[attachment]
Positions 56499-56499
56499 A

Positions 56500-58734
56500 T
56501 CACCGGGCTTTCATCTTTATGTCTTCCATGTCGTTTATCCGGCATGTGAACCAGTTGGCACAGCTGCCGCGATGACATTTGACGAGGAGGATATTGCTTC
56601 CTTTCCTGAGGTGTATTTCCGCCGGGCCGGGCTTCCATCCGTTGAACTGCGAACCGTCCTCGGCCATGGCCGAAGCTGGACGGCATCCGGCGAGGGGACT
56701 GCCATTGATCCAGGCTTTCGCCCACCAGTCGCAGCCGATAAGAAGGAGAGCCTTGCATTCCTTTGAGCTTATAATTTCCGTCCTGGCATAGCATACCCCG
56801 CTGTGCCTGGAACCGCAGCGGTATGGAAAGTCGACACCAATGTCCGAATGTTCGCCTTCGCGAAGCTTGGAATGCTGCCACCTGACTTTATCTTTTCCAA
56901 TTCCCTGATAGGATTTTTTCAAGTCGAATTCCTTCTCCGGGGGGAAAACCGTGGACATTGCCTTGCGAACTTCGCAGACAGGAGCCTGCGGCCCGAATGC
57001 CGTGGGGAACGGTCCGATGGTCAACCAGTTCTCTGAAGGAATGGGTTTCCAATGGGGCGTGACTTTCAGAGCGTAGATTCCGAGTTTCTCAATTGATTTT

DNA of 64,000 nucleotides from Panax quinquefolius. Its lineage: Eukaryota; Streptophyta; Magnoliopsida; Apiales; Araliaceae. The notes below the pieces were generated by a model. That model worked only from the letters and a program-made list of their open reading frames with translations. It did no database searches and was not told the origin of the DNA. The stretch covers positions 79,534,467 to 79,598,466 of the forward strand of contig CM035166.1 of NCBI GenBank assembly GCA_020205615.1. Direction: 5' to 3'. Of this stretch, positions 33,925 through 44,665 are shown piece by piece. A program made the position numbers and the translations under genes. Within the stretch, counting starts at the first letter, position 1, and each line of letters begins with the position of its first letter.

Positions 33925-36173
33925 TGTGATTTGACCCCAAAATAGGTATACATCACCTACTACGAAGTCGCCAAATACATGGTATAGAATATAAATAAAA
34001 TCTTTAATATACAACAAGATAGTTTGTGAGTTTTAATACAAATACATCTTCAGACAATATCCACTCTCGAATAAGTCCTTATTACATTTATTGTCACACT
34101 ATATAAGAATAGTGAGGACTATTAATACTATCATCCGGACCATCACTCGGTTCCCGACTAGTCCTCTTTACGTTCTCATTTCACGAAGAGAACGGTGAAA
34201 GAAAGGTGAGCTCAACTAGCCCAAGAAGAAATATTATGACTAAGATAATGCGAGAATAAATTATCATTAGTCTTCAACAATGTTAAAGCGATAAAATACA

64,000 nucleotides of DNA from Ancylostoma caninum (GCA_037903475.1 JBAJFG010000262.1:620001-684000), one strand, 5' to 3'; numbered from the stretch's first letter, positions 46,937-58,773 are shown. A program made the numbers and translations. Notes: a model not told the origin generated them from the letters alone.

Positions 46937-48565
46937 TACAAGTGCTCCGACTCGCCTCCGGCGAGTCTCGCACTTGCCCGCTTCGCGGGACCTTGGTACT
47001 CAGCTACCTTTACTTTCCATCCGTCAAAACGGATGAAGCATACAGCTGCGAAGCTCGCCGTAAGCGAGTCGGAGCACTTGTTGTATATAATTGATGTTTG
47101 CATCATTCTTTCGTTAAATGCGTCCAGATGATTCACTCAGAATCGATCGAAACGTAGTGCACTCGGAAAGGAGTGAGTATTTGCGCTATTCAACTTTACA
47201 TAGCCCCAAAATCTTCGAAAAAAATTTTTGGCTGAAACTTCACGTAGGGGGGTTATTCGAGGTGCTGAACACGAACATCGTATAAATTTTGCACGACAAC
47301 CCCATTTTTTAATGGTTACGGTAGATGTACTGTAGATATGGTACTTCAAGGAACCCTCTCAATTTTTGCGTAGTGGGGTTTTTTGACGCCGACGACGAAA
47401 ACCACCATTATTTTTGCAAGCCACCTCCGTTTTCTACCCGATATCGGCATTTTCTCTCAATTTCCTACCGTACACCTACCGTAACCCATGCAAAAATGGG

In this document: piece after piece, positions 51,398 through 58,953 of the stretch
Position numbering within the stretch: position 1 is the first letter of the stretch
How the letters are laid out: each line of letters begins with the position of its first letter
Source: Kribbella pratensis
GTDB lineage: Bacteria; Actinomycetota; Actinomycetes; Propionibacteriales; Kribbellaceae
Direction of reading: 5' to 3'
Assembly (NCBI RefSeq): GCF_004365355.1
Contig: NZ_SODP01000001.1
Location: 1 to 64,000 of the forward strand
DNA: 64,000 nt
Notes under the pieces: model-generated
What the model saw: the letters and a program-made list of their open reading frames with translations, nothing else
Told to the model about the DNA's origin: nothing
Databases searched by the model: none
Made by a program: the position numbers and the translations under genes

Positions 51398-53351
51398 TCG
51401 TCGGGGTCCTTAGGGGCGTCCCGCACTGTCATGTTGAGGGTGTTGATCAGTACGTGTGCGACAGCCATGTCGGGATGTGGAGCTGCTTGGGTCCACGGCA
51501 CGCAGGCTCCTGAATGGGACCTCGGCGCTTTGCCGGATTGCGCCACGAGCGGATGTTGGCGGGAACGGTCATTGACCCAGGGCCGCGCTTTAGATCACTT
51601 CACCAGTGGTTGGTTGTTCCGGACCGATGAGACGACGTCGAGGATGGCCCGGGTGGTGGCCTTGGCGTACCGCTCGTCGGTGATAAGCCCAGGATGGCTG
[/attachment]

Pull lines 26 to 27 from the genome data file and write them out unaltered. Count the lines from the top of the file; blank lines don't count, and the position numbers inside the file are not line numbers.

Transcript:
Position numbering within the stretch: position 1 is the first letter of the stretch
How the letters are laid out: each line of letters begins with the position of its first letter